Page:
Our body reacting in that way is the same thing as the gazelle either running away or going limp. And gazelles have no idea what emotions are in the first place.

    Now that the patient understands that their emotional response was adaptive, primal, and appropriate, we can get rid of the shame that their non-reaction caused.

  • Help them find their anger. Anger is an incredibly adaptive emotion, and it’s one we don’t allow ourselves to have. We think anger is bad. But really, anger shows us where our healthy boundaries were crossed.

    Anger gives us energy to overcome the obstacle. We can help the patient see they had the emotional energy to overcome, but the energy wasn’t able to be manifested at the time they wanted it.

    If, in a session, we can get a patient to identify their anger, they will see that they were not completely unresponsive to the traumatic event. If we can help them feel even the tiniest movement of a microexpression of anger on their face—the slight downturn of the inner eyebrows—we can show them their body didn’t totally betray them in that moment.

    We can reconnect their body and their feelings to their emotions. This helps develop a state of congruence—where their inside feelings match their outer demonstrations of those feelings.
Further, as a dissociative memory is explored, finding anger and reducing shame allows for the memory to fundamentally change. Anger brings them out of dissociation, even if it is anger at you, the therapist!

  • Introduce body movement. Because shutdown causes us to freeze, reactivating body movements while talking about the trauma is a great way to reconnect the body and mind, to bring them out of shutdown.

    For example, one of my patients was in an accident. When the EMS showed up, they strapped her to a gurney to load her into the back of an ambulance. More than the actual accident, being trapped on that gurney was traumatic for her. For the entire ride to the hospital, she was terrified that she’d hurt her neck, and all of the anxiety that surrounds a neck injury caused her to be frozen in fear.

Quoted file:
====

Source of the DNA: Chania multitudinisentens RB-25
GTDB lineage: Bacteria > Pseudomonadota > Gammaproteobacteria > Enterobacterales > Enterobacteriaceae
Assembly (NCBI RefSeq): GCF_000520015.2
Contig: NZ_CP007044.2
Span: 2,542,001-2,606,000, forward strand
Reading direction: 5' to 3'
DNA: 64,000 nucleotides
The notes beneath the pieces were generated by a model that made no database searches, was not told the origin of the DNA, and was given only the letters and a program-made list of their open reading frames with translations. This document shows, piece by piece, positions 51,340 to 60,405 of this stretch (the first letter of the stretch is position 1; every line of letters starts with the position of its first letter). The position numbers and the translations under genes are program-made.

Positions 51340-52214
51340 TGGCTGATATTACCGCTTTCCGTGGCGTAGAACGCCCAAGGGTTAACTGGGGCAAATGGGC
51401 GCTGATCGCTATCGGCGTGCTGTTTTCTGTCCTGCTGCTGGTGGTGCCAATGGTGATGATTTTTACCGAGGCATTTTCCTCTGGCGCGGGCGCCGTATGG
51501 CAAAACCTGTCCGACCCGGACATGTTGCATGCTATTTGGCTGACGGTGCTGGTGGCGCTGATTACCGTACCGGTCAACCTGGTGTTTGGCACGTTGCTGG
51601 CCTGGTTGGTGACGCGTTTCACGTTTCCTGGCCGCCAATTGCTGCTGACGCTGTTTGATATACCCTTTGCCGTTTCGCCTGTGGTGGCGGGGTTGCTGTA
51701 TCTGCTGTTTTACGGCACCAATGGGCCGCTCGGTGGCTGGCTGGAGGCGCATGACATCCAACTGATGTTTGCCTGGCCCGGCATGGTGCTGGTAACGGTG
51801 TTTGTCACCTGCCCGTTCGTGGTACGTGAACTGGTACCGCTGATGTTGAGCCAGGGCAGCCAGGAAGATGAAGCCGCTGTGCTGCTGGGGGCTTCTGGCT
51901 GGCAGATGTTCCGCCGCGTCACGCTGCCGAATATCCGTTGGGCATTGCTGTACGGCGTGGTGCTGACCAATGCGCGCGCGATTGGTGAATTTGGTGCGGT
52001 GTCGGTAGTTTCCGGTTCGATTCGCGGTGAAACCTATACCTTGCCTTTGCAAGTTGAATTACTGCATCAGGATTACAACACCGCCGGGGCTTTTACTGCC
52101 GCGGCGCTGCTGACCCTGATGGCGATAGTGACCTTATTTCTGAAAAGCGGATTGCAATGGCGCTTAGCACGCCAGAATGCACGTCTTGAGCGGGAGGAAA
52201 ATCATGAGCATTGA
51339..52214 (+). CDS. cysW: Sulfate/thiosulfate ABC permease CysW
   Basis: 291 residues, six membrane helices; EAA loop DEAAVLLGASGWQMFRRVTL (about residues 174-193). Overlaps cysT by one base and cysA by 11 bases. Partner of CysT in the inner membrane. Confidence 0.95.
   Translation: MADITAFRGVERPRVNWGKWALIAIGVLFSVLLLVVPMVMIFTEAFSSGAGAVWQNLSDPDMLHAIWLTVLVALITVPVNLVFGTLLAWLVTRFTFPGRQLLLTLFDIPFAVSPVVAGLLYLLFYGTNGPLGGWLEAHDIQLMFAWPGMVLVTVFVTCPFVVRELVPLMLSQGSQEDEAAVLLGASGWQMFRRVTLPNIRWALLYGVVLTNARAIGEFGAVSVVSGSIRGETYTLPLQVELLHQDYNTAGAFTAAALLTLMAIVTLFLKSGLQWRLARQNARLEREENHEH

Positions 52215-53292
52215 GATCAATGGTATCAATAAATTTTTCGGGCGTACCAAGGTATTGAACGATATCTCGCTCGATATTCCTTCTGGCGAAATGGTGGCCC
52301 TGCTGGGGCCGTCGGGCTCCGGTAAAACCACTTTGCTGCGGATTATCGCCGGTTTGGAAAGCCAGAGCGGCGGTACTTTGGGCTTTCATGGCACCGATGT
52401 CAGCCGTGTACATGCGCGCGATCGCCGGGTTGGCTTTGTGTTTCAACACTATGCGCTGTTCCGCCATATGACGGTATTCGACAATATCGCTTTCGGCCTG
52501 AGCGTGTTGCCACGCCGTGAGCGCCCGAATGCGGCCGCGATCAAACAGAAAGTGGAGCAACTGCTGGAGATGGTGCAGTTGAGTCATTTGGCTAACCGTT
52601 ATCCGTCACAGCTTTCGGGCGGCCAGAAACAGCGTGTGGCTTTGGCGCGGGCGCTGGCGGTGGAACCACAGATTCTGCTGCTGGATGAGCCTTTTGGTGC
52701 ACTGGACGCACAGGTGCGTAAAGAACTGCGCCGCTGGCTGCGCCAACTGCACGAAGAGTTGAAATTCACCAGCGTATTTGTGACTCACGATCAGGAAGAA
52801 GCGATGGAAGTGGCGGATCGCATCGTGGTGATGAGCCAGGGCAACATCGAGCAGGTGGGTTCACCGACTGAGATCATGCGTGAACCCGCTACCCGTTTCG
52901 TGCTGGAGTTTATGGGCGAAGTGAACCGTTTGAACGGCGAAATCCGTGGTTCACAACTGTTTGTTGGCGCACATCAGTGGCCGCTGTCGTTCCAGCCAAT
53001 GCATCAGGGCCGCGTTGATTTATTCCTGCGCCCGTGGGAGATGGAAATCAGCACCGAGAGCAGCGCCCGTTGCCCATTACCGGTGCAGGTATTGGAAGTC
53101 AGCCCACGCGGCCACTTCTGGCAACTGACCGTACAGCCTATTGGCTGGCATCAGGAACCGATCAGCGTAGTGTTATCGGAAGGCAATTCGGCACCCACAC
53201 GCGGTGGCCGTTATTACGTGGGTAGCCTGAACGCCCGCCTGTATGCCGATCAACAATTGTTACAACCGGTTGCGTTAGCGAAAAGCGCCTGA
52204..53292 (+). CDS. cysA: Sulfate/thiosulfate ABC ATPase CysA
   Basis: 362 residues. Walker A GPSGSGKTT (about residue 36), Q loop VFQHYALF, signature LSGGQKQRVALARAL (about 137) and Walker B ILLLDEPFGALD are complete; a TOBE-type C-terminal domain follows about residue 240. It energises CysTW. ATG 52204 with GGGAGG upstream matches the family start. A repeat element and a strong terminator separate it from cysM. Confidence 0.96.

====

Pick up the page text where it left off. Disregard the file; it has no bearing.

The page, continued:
Even in talking about the trauma in the therapy session, her body was stiff, frozen, and she was dissociating.

    I asked her, “In what way would you have wanted to move during that moment?” She said she would have wanted her arms to be able to move. I asked her to slowly, mindfully, move her arms in the way she would have wanted to.

    It’s important to do the movement mindfully and slowly, focusing on the sensation of the movement. That patient felt a huge release of energy. In the following sessions, she was able to tell the memory as a narrative, instead of dissociating.

    Having the patient move—slow punching, kicking, twisting, running slowly in place—flips the person from shutdown into the fight or flight mode, with the goal being to move into connection, or social engagement, mode.

    Body movement exercises, in conjunction with talking to a therapist, can fundamentally change the memory.

  • Practicing assertiveness. Emotional shutdown can occur within relationships where one person feels they cannot communicate with the other person well.

    One therapist, John Gottman, describes this practice as stonewalling. Practicing assertiveness can help the patient feel more in control of their emotional state, and feel safe to move into healthy relationship patterns.

  • Breath work, mindfulness, and yoga all have a role in becoming more connected to your here and now body. I will discuss this subject at length in a future podcast.

  • Become a Judo Master and practice strength training. Teaching yourself how to better protect yourself in the future can be powerful and also resets the stress system over time. I talked about strength training in a prior episode, and in the future will talk about learning to fight as an active way to not remain passive or a victim both in mindset and capability. Further doing something hard, on an ongoing basis, allows for building inner strength which can keep you in fight and flight longer before going into shut down.